When it comes to IRAs, the many names that exist for all of the different types of accounts can get confusing. If you’ve recently established a rollover IRA, you may be confused as to which types of accounts can be transferred into that rollover IRA. The following are some guidelines that will help you understand the process.
First, you’ll need to know what type of rollover IRA you have. Is it a Roth conversion account? A 401k rollover IRA account? As you might expect, the type of rollover account you have will make a difference in terms of which types of accounts it can accept a rollover from.
The easiest type of rollover to do is one that rolls over a particular type of account into the same type of account – known in the financial world as the rule of “like accepts like.” For example, if you have a 403b account, you can rollover to another 403b account. Or, if you have a Roth IRA, you can perform a Roth IRA rollover to the same type of account. If you have a 401k account, it can be rolled over into another 401k. Every type of IRA can accept money from the same type of account, although in the case of a designated Roth IRA, the transfer must be a trustee to trustee transfer.
In addition, any type of account can be rolled over into a Roth IRA, as long as the necessary taxes are paid on any funds coming from pre-tax accounts. This is because a Roth IRA is a different type of IRA which accepts contributions that have already been taxed. If you’re performing a Roth IRA rollover, you’ve got to pay income taxes on those contributions first. The advantage to this, of course, is that you won’t pay income taxes again when that money comes out of the account in retirement.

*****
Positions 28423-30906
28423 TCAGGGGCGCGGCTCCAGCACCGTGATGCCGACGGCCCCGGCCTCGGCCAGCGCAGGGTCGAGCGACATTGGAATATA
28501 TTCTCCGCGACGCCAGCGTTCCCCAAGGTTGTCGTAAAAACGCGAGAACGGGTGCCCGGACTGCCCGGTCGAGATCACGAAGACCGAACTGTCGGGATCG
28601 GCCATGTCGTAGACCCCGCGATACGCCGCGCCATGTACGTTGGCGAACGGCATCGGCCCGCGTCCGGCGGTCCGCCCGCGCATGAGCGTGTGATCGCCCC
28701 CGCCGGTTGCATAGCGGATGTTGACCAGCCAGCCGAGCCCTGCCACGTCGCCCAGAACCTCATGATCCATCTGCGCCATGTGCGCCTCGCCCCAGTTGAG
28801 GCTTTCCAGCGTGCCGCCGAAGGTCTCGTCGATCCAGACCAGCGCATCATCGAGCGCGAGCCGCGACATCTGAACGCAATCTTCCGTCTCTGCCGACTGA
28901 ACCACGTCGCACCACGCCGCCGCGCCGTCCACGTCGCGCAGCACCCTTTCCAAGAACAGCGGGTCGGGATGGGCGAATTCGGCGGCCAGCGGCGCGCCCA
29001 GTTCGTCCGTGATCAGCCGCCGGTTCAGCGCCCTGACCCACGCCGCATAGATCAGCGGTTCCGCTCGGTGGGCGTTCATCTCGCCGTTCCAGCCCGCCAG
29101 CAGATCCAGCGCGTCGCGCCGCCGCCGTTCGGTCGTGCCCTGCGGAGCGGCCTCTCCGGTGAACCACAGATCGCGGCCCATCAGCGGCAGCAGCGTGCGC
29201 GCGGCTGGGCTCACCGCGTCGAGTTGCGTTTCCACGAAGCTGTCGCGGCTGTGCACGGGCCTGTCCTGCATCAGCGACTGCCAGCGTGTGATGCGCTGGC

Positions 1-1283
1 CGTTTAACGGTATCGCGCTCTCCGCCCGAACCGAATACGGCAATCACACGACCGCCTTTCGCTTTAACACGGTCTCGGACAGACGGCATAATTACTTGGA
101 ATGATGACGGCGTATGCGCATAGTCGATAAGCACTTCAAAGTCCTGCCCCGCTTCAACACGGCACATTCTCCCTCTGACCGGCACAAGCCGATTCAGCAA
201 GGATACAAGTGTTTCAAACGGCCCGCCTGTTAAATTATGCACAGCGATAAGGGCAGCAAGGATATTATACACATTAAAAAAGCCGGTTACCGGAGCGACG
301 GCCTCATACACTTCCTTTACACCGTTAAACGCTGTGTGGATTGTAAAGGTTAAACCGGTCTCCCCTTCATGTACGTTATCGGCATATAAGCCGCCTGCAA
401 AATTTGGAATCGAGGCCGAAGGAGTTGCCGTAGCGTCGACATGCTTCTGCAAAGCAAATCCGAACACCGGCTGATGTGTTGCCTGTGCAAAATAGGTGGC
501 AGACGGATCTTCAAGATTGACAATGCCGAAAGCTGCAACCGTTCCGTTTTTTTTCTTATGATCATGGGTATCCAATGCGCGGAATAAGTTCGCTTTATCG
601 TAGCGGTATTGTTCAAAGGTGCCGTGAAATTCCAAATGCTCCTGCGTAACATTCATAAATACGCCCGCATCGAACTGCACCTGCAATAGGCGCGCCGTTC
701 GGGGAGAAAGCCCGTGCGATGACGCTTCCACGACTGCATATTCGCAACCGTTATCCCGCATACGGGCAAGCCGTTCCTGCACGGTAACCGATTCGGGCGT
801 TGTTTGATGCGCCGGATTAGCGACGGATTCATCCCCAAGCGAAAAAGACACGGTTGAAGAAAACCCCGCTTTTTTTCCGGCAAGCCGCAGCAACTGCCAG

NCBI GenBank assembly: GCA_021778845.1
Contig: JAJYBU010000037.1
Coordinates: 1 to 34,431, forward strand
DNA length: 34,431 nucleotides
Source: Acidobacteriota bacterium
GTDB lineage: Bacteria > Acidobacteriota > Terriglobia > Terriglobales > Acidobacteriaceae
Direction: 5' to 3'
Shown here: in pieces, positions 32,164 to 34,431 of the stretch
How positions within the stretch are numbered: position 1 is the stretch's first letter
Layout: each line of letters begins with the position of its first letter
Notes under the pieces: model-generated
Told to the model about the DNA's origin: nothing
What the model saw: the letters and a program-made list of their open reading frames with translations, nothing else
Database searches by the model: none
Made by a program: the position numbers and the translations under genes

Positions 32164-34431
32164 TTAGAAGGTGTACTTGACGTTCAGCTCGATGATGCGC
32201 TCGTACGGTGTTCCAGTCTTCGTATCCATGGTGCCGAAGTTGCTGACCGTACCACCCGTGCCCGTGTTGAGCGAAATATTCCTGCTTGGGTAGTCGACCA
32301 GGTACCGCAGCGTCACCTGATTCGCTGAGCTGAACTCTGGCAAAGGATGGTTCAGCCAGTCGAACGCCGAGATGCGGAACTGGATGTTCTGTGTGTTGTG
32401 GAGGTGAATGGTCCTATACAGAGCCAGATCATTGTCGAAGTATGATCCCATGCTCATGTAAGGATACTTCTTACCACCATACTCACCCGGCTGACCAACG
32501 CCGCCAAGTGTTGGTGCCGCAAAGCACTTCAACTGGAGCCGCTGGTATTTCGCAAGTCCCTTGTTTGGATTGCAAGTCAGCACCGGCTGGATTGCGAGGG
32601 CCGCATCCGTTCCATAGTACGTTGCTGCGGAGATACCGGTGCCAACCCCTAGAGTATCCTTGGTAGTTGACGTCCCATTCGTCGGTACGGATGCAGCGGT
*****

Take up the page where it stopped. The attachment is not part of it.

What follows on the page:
Alternatively, if you have a Simple IRA, know that it can receive money only from another Simple IRA. If you’re looking to roll money out of a Simple IRA, you’ll have to wait for a period of at least two years from the time you first began participating in the account to roll the funds over into another type of account, unless you’re moving your funds directly into another Simple IRA.
As for the other types of rollover IRA accounts, know that if you have a traditional IRA, SEP IRA, 457b, 403b or qualified pre-tax plan, it can accept transfers or rollovers from any other type of account, with the exceptions we have previously discussed. Because these types of accounts are much more commonly used than the few exceptions described above, you’ll likely find that your rollover will proceed without any issues.
But if you’re still confused, you can find more information at the IRS website. Better yet, meet with the accountant who prepares your taxes and/or your financial advisor to discuss the impact of a rollover IRA on your retirement holdings. It’s a good idea to meet with these professionals any time you’re considering a financial transaction that will have implications for your taxes or retirement years. They can help you to roll confidently in the right direction.